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ICF Construction – What You Need to Know About an ICF Home

ICF Construction (Insulated Concrete Form) - building with ICF, ICF energy efficiency, ICF cost, living in an ICF home and ICF durability. #ICF #greenhome
Back when we were researching our “forever home”, we chose ICF construction for a number of reasons. It's tough, energy efficient and should last a lifetime with minimal upkeep. In this post, I'll discuss:

  • what ICF construction is
  • how it differs from conventional construction
  • why we chose Insulated Concrete Forms
  • how much energy is saved (for heating and cooling) by using ICF construction
  • how an ICF home performs during emergencies
  • ICF costs
  • whether it's suitable for the do-it-yourselfer
  • what it's like living in the house
  • recommendations for potential ICF problem areas

Let's get started!

What is ICF (Insulated Concrete Forms)?

ICF (Insulated Concrete Forms) are premade forms that fit together like legos or large interlocking blocks. The outside of the form is flat sheets of foam insulation. These sheets are connected with plastic framework. During construction, the ICF blocks are fitted together, laced with rebar, and filled with concrete. The forms are insulated on the inside and the outside, providing high level of wall insulation uncommon in standard home construction. Because the ICF blocks fit together virtually seamlessly, there is very little air infiltration, increasing the effective insulation value.

Placing ICF blocks in home construction

The forms we used to build our house consisted of two layers of insulating foam approximately 2 inches thick, inside and out. The rigid insulation sandwiches a 6 inch thick layer of concrete. The Insulated Concrete Blocks measure roughly 16 inches tall by four feet long by 12 inches wide. They have an inner and outer plastic framework in the forms that stabilizes the form and provides strips that can be drilled into to mount drywall, cabinets, wood trim, and siding on the outside.

ICF can be used for basements, underground homes or entire multi-story homes. They can start at the foundation and go all the way to the roofline, as in our construction. Some builders use only insulated concrete foundation forms and combine them with other building methods above ground.

ICF foundation wall

ICF Energy Efficiency

One of the primary reasons we chose Insulated Concrete Form construction was for its energy efficiency. Because the walls are uniformly insulated with a solid sheet of foam inside and out, there are no channels for air to seep through. You will not find hot and cold spots on an ICF wall. In stick built construction, your effective r-value is greatly diminished by air infiltration and heat transfer along wooden studs and around outlets and other wall penetrations where the fiberglass insulation does not fill the area completely (spray foam insulation is better, but you still have heat transfer along the studs).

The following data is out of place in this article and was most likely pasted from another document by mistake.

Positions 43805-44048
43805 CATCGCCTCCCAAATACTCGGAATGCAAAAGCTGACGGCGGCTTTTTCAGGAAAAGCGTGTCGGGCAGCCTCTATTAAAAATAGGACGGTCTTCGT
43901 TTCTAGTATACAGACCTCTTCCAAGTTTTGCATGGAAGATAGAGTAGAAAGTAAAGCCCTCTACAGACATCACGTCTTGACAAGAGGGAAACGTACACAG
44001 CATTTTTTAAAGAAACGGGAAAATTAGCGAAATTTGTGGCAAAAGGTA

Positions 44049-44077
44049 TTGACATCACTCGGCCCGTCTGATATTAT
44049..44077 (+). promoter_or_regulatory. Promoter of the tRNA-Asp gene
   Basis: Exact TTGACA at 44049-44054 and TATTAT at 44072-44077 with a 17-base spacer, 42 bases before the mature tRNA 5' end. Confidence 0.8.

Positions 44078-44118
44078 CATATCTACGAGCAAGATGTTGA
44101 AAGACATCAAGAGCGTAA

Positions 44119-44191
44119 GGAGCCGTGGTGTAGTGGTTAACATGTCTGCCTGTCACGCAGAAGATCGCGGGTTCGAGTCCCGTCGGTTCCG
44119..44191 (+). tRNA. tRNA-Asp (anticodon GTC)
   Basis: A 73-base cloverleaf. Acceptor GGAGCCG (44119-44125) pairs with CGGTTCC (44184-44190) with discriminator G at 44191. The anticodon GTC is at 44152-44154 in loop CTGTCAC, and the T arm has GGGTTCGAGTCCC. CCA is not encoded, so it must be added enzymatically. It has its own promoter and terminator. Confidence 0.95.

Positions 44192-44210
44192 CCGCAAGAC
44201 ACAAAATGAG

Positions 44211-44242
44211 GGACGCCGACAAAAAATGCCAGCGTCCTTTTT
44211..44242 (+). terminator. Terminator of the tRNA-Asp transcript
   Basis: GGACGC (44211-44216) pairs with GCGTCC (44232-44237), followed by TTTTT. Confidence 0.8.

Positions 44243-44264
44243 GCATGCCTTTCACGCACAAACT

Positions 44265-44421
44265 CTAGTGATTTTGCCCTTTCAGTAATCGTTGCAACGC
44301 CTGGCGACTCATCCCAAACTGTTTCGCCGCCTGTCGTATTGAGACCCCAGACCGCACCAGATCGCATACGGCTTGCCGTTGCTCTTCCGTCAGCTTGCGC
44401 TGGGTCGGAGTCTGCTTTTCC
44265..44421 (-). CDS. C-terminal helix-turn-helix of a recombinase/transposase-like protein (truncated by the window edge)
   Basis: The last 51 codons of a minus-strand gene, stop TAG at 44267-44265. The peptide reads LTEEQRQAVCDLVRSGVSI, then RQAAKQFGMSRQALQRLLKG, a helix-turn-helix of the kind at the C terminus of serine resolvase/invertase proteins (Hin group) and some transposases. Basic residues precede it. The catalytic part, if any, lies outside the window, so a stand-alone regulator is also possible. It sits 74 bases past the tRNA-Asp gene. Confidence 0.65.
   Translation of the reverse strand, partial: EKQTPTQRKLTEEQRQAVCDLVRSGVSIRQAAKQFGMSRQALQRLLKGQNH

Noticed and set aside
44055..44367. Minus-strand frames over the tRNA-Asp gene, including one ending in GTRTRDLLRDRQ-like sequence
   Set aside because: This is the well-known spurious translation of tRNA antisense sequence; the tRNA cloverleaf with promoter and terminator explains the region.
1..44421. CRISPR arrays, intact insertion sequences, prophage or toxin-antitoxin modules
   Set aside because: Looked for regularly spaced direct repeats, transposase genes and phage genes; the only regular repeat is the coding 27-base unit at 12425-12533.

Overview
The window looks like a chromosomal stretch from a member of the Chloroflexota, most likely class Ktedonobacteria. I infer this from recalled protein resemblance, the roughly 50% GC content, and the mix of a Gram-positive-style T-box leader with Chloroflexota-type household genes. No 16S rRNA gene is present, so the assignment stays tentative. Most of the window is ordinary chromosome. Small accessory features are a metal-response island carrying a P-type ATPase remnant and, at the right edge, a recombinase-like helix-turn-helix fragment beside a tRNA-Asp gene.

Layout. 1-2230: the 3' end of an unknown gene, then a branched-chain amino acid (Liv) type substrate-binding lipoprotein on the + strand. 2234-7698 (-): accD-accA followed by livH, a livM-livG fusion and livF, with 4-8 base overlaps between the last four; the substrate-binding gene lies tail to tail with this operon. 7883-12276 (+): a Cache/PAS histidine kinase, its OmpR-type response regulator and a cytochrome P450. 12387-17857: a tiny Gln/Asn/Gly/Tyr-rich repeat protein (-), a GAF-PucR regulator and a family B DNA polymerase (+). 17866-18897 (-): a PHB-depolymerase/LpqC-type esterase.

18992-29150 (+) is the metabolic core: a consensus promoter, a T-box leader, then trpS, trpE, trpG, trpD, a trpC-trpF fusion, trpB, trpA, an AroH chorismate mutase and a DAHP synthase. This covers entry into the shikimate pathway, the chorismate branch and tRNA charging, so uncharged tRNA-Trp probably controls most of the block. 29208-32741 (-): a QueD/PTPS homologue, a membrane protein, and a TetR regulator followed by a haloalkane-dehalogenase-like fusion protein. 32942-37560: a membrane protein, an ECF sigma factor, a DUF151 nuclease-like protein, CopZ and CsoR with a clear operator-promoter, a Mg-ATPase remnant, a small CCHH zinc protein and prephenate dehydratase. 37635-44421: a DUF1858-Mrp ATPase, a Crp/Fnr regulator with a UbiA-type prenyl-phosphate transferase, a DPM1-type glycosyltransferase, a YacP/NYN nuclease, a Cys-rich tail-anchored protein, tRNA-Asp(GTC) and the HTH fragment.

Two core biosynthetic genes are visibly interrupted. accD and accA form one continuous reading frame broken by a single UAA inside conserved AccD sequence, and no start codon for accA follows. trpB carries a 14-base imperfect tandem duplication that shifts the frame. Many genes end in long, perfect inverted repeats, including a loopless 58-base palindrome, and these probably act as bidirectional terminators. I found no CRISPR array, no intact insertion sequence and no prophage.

infrared photo comparison ICF home @ Common Sense Home

Infrared Photo of an ICF Home – note the only hot spot (red orange) is where the light is mounted on the front of the home

infrared photo of stick built (conventional) home @Common Sense Home

Infrared photo of stick built (conventional) home – note the bright orange indicating heat loss all over the front of the home

Thermal images courtesy of Reward Wall Systems.

The amount of concrete used in the structure gives the home high thermal mass. This means that is holds temperature very well. Heat it up, and it stays warm – you don’t lose heat to the surroundings. Fill the house with cool night air in the summer and close it up during the day, and it stays cool. Windows at the east and west ends of the home allow us to take advantage of winds off Lake Michigan to flush warm air out of the home. states, “Homes built with ICF walls require about 44% less energy to heat and 32% less energy to cool than a comparable wood-frame house, based on a study of 58 single-family homes located throughout the U.S. and Canada.”

Our Experience with Heating and Cooling

When I ran the numbers on our home, our energy use rates (heating, AC and electricity) placed us in the top 5% of homes in the US is terms of efficiency for square footage. These are my own rough estimates based on utility bills and wood use. My best estimate is that in an average year we get 10% of our heat from passive solar, 40% from wood and 50% from propane via our in floor radiant heating system.